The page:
Deep inside James Q. Wilson’s 1989 classic, Bureaucracy, is a nugget with lasting insight. Why, too often, do bureaucracies fail? Wilson explains that different administrators, at different levels of the bureaucracy, have different perspectives, roles, and incentives. Too often, these roles fail to mesh, problems fall through the cracks—and, as a result, programs can fail, sometimes catastrophically.
He identifies three different levels of bureaucrats. “Operators” work the front lines, performing the most basic of an agency’s work. They define the agency’s culture by what they do, how they do it, and how they pass along the accepted modes of business. “Managers” are the critical shock absorbers between the front lines of operation and the often-turbulent political environment. Finally, “executives” guard the organization’s turf, seek to preserve its autonomy, build political support, and struggle to secure the resources needed to do the agency’s work.
At each level, the agency’s officials do different jobs. They need different skills. That produces different perspectives, both on the agency and on its mission. When they mesh well, and especially when the in-between managers build strong bridges between the three cultures, the agency performs well. When those bridges crack or crumble, trouble usually follows.
Consider the space shuttle Challenger accident in 1986, when the spacecraft disintegrated, taking the lives of its seven crew members and setting back the nation’s space program for years. The investigation by a presidential commission revealed a horrible fact: the night before the accident, worried operators in one of NASA’s contractors, Morton Thiokol, frantically warned that launching in the cold weather predicted for the next morning could cause the seals in the vehicle’s solid-rocket motors to fail, with disastrous results. A frustrated NASA launch manager rejected the warnings, saying, “My God, Thiokol, when do you want me to launch, next April?”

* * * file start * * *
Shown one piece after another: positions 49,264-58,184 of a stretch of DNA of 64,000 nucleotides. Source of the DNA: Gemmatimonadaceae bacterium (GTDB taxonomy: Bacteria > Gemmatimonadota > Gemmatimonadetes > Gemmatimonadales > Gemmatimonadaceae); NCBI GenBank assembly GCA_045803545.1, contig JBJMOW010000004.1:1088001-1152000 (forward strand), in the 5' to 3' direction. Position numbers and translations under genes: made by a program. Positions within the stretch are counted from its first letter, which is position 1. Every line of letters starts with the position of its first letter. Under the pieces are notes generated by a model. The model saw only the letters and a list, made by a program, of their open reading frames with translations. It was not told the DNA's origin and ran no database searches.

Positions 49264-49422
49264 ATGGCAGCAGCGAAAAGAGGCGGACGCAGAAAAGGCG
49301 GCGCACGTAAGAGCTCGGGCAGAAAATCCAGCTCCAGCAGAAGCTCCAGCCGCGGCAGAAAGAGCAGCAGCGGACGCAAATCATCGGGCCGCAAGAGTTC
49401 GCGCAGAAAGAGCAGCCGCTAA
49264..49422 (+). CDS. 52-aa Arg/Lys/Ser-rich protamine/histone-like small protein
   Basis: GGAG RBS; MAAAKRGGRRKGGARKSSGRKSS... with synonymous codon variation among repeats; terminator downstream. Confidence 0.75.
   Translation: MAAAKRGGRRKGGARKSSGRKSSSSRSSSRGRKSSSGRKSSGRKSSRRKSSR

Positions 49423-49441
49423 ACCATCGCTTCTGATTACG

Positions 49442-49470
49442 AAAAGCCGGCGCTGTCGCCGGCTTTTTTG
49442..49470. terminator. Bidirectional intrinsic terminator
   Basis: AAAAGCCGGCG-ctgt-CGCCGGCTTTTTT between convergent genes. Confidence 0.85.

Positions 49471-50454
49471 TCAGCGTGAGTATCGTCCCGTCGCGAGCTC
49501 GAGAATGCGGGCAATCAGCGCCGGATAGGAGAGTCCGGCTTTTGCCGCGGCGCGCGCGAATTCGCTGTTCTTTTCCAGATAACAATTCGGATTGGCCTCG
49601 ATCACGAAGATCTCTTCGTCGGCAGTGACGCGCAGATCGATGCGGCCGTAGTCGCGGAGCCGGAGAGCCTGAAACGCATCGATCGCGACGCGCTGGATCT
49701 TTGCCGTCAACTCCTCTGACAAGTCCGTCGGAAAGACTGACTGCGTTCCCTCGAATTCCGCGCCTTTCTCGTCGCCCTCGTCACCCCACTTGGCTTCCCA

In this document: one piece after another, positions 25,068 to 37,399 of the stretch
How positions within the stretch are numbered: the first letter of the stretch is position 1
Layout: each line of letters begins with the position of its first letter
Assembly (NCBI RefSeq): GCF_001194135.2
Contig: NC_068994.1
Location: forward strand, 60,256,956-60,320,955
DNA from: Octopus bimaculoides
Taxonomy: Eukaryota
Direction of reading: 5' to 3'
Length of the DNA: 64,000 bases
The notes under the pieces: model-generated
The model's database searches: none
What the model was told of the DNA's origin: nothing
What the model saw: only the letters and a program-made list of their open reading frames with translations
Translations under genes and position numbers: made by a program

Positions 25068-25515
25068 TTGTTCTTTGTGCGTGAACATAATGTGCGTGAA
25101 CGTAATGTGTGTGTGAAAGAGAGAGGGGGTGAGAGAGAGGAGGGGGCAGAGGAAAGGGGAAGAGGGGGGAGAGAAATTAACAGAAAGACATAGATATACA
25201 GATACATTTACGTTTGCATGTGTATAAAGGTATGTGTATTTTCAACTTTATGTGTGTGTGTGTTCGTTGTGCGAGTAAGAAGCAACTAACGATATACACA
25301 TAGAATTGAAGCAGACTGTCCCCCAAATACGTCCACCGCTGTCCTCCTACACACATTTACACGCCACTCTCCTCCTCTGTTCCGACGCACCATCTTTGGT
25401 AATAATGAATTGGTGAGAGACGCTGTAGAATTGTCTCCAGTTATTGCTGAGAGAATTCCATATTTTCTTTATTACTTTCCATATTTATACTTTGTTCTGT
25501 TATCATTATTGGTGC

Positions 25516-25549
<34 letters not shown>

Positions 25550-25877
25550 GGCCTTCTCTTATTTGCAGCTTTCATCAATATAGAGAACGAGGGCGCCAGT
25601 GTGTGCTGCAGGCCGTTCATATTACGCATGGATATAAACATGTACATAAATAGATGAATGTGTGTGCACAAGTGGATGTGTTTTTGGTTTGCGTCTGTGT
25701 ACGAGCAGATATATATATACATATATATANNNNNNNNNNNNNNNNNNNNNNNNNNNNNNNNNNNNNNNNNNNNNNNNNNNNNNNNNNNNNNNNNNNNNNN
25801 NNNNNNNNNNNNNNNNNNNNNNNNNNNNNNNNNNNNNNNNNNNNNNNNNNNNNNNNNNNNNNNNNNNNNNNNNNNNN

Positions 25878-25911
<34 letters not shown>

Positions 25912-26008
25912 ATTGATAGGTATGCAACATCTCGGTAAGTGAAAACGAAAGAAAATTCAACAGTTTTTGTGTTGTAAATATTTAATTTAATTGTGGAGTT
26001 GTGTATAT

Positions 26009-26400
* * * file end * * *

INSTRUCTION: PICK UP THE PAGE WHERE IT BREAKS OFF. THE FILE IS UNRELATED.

shuttle program was already troubled by delays, and the agency’s managers worried that more delays would weaken their claims that the shuttle was becoming a reliable space truck. NASA’s top executives never heard the warnings about the cold-weather risk. They gave the order to launch without knowing that front-line operators had furiously argued against it. Just 73 seconds into the flight, rubber o-rings in the solid-rocket motor failed and escaping hot gases ignited the shuttle’s hydrogen tank, disintegrating the launch vehicle.
A careful reader of Bureaucracy would instantly understand the problem, framed by the book’s subtitle: “What Government Agencies Do and Why They Do It.” After all, no sensible NASA official would willingly send seven astronauts to their death or undermine their signature program. Why did they do it? To put the crisis into Wilson’s framework, the operators worked within their culture to make sure that the equipment they built worked flawlessly. Managers were torn between the worries of operators, which were endless in a system as complex as the shuttle, and the demands of executives and outside stakeholders, whose support was crucial to maintaining the program. The executives were working through difficult, recurring public relations problems, including tough questions on the evening news. At each level, officials worked within their culture. Breakdowns between the cultures led to disaster.
As is so often the case, Wilson’s approach not only is analytical, in understanding what agencies do and why they do it. It’s also prescriptive, in charting what risks organizational culture brings to the complex workings of government agencies, what administrators need to be alert to, and how they can ensure that a narrow vision doesn’t undermine their mission. It’s an enormous insight on an important—and eternal—puzzle for government performance through complex bureaucracies, and just a tiny piece of Wilson’s enduring legacy for governance.
Donald F. Kettl is Dean of the University of Maryland School of Public Policy and a nonresident senior fellow at the Brookings Institution.